• The French are more likely to eat Oysters, Smoked Salmon with blinis, and a  'Buche' for dessert
  • Italians might favour 'antipasta' of cold cured meats, followed a pasta dish and Panettone
  • The Danish celebrate on December 24th with roast pork, roast duck, red cabbage and caramelised potatoes

The food at Christmas time and especially the main meal is often what people look forward to most during the festive season. In the UK, our typical Christmas dinner is one we've all come to know and love, yet around the world the traditional Christmas meal tends to be very different. Below is a list of just a few different Christmas meals that we've stumbled upon. What do you normally eat for Christmas?


In the UK families have their Christmas meal on the 25th normally around mid-day/early afternoon. They have traditional roast turkey, Brussels sprouts, roast potatoes, Yorkshire puddings, stuffing, pigs in blanket, cranberry sauce and plenty of gravy.

Starters and desserts vary from home to home but traditional Christmas pudding, mince pies and Yule logs are amongst some favourites. 


We all love food. For Christmas in France we have Oysters, Smoked Salmon with blinis, Capon bird with chestnuts, white veal sausages with hot apples and stuffing. Then we have a 'Buche' which is the dessert.

I am trying to perpetuate a childhood tradition: the 13 desserts. We usually have them on Christmas Eve and, before you ask, you only need to have a little bit of each dessert. It is funny to do it outside of Provence but hey, it is a global world, right? The desserts usually feature lots of fruits and nuts. My personal favourite would be nougat noir, a chewy candy with honey and almonds. I personally like to have a bit of bubbly with it, but that's just me, I suppose.

Muriel is a French blogger who lives in London. She writes at www.FrenchYUmmyMummy.com and can be reached on Twitter @FrenchYumMummy


If you have ever spent Christmas in Italy you will know what sort of feast that is. There is no typical traditional Italian Christmas meal in Italy; the food varies from region to region. All the family unites together and celebrates in style: from the 'antipasto' (the starter made with lots of nibbles, cold cured meats, cheese, olives and fried nibbles), to the 'primo' (or first course) which is usually a pasta dish like lasagne or cannelloni , to the 'secondo' (second course) which is meat or fish served with vegetables and the dessert which is often Panettone or Pandoro served with a sweet and sparkling dessert wine. A sweet nibble to finish such as 'torrone' or nougat is always a delight.

Alida Zamparini - www.mylittleitaliankitchen.com and Twitter - @cucinareitalia


In Denmark Christmas is a huge event and unlike most countries, it's celebrated on December 24th. The whole month of December is full of surprises and fun traditions. On Christmas Eve we get together with the whole family for a lovely Christmas dinner which traditionally consists of: roast pork, roast duck, red cabbage, caramelised potatoes, Brun sovs (dark thicker version of gravy), cucumber salad and rice pudding for dessert. In one of the rice puddings there will be an almond hidden and the person who finds the almond nut in their dessert will receive the almond present called  'Mandelgave'!  After dinner, you create a circle around the Christmas tree, holding hands with your family and walk/dance around it while singing traditional Christmas songs. Then it's time to sit and start opening presents.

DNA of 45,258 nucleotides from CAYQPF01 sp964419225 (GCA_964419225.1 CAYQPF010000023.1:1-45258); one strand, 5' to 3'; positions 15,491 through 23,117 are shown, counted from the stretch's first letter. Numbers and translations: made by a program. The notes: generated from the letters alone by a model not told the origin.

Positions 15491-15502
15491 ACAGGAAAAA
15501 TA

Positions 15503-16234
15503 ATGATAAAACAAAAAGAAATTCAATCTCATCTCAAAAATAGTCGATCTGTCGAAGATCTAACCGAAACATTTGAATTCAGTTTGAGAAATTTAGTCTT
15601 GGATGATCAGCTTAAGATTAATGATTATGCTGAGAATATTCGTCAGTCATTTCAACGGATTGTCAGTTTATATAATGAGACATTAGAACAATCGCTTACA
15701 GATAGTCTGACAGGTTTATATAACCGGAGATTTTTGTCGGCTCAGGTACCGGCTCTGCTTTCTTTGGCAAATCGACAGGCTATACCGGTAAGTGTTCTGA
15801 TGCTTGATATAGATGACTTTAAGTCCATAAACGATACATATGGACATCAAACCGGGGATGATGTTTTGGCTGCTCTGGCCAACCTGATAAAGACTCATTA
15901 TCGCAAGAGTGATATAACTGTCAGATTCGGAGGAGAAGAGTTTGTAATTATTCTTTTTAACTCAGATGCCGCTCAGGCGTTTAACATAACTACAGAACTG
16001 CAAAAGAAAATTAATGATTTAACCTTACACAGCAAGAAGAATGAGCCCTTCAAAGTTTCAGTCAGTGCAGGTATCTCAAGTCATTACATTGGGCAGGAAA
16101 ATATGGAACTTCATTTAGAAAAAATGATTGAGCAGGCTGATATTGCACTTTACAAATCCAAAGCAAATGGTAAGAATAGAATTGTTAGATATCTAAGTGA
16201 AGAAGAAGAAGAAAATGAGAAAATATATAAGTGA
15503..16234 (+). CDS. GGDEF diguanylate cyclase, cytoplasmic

In Holland Christmas is not a huge event, but is still celebrated. Prior to Christmas day, there is a celebration called 'Sinterklaas' on the 5th of December. This is where children leave their clogs/shoes in front of the fireplace with a letter for Sinterklaas and a carrot for his white horse, hoping to receive presents in their shoe the next morning. Christmas dinners vary per family, there is no set tradition but most people will do something called 'gourmetten'. It's similar to fondue or raclette, but with small pans that you can use to bake your meat, fish or omelettes in. Butchers and supermarkets will have meat and fish cut in small pieces that are especially made to fit the 'gourmet'. Every family in the Netherlands has a set and it often only comes out once a year.


Brazil is a predominantly Catholic country where the birth of Jesus is celebrated by most of its population and where families will reunite for a great feast. The traditional Christmas dinner begins at midnight on the 24th of December. As Brazil is a huge country with a rich history, we have a great variety of Christmas dishes. Some of our typical dishes include ‘rabanada’ (a Brazilian-style French toast), ‘salpicão’ (Brazilian chicken salad), turkey, codfish cake and Panettone!


Food is probably the best thing about Hungarian culture and it really shines through our Christmas traditions as eating is really the focal point of all holiday activity. The most typical meal is stuffed cabbage that the whole family prepares together and eats every single day between Christmas and New Year. It really is something to be proud of if you manage to nail it as you will be eating it everywhere you go from visiting family members to Christmas markets and restaurants so you will be able compare different recipes. Hungarians also make a mean red fish soup with lots of paprika, and goose liver is a must have. To finish the meal we serve a little treat called the Bejgli, a golden pastry roll filled with sweet walnut or poppy seed paste.  


In Spain we will have two meals – one on the evening of the 24th and a lunch on the 25th. We'll have the typical starters of jamon (dry-cured ham), chorizo and other bites, before having a large shellfish dinner, which usually consists of prawns, crabs, langoustines, lobster etc. On the 25th we usually tend to have a local delicacy, which can either be lamb or fish or even suckling pork.